Why do troubled times so often bring out hatred in humanity? In both Canada and the United States over the past few years there has been much xenophobic rhetoric spread around in light of numerous global crises. During the 2015 Canadian and 2016 American elections we saw candidates in both countries “other” identifiable or vulnerable members of society using hateful language and often using them as scapegoats for social and economic problems, all while claiming to speak for the will of those they purport to be the “silent majority”. Furthermore, we saw large groups joining the “unsilent majority” through the use of social media to spread hate, join xenophobic movements and rallies, commit hate crimes and even acts of violence. Those who criticized this movement drew many parallels between the social climate and dialogue of today to that of Nazi Germany. As educators we felt it necessary to attempt to address this recurring phenomenon.
Throughout my years of teaching I began to realize something that Facing History and Ourselves so adeptly addresses- that we tend to see ourselves as “us” vs. “them.” I think that’s one of the hardest issues I’ve come across in teaching WWII, as so many students see what happened as a problem solely with Germany. “They” were racist. That could never happen “here!” It’s “their” problem. But what I really wanted to address in my classroom is that the roots of anti-Semitism and racism that led to the Holocaust were not just found in Germany!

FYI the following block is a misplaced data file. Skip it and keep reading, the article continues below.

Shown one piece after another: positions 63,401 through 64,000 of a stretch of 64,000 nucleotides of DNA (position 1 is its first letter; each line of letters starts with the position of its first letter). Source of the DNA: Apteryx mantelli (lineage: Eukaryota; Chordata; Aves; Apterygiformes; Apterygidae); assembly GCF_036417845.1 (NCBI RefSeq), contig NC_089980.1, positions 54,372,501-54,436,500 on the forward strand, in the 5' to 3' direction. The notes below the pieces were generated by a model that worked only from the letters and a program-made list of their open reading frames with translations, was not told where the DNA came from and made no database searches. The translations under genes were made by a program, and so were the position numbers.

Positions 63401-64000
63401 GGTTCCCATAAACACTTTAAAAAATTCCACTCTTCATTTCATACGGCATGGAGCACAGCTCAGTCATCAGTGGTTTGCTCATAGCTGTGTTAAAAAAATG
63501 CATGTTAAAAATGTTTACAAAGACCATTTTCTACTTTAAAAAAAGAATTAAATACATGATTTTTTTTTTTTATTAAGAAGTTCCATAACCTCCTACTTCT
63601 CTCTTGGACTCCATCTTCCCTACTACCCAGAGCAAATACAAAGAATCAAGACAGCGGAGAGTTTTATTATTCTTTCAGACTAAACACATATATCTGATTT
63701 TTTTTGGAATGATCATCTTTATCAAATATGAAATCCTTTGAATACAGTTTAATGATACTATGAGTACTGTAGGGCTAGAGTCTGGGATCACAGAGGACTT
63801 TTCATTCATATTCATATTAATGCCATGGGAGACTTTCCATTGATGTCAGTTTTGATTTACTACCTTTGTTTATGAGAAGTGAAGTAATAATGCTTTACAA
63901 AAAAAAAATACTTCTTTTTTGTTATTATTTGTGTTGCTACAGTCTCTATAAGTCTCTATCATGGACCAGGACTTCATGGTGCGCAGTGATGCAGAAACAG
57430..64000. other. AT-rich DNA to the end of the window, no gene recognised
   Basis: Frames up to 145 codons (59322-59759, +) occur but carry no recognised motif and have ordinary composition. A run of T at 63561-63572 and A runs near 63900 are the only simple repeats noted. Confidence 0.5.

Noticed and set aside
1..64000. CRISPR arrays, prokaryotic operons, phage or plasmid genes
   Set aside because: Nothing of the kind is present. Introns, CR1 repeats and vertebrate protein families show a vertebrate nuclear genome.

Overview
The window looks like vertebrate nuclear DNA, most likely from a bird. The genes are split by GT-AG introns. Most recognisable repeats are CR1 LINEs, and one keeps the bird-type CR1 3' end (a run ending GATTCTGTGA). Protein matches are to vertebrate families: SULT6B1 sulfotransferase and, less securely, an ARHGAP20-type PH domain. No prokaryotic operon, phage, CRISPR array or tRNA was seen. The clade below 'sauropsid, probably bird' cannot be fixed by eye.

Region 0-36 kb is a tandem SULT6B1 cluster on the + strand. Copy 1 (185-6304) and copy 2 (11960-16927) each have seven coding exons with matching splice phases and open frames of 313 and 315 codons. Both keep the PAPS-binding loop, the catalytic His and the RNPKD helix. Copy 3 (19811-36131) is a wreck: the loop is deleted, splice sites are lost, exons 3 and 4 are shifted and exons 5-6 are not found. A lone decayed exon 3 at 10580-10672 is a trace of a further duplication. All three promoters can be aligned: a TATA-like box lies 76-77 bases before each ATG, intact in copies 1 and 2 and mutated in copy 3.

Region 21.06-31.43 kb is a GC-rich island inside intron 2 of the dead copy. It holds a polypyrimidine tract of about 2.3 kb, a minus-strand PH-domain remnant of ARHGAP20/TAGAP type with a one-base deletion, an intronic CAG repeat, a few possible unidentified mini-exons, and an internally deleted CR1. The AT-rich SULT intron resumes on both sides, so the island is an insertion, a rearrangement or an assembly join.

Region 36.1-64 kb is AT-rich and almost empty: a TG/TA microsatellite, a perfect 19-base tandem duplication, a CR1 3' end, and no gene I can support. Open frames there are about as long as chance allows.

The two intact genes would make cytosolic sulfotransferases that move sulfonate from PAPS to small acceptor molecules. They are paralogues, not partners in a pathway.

In 2015, Dr. Rob Simon, Associate Professor at the Ontario Institute for Studies in Education of the University of Toronto (OISE), and students from his teacher education course partnered with Sarah Evis, a teacher from Delta Senior Alternative School in the Toronto District School Board (TDSB), and her grade 8 students, to study Art Spiegelman’s popular intergenerational Holocaust survivor memoir and graphic novel, Maus: A Survivor’s Tale.
Topics: Art, Books, Antisemitism, Choosing to Participate, Holocaust, Facing History and Ourselves, Innovative Classrooms, Holocaust Education, Middle School, Strategies, Culturally Responsive and Relevant Pedagogy, Night, genocide, Lesson Ideas, big paper, Inside a Genocide Classroom, Social Justice, Personal history
Recently, Facing History and Ourselves and the Art Gallery of Ontario co-sponsored a workshop for the exhibit “The Great Upheaval.” This exhibit was on loan from the Guggenheim Collection and focused on European artists during 1910-1918. As a teacher, I was interested in this workshop for two reasons: to learn more about these artists and to discover new strategies to incorporate art into my teaching practice.
After a year of learning about Genocide and Crimes Against Humanity, students gravitate towards complex and profound questions that are increasingly difficult to answer. In a setting that involves teaching at-risk youth, this type of engagement can be frustratingly elusive. The lesson (content wise) that I will share with you today is one that should not stand alone. This took place in class after having done 3 case studies, including Rwanda, and a unit on concepts of Justice and Memorial. I found that this lesson was very successful at engaging students of all stripes through particular stories of perpetrators to try to gain a better understanding of universal questions of guilt, responsibility, reconciliation, and justice.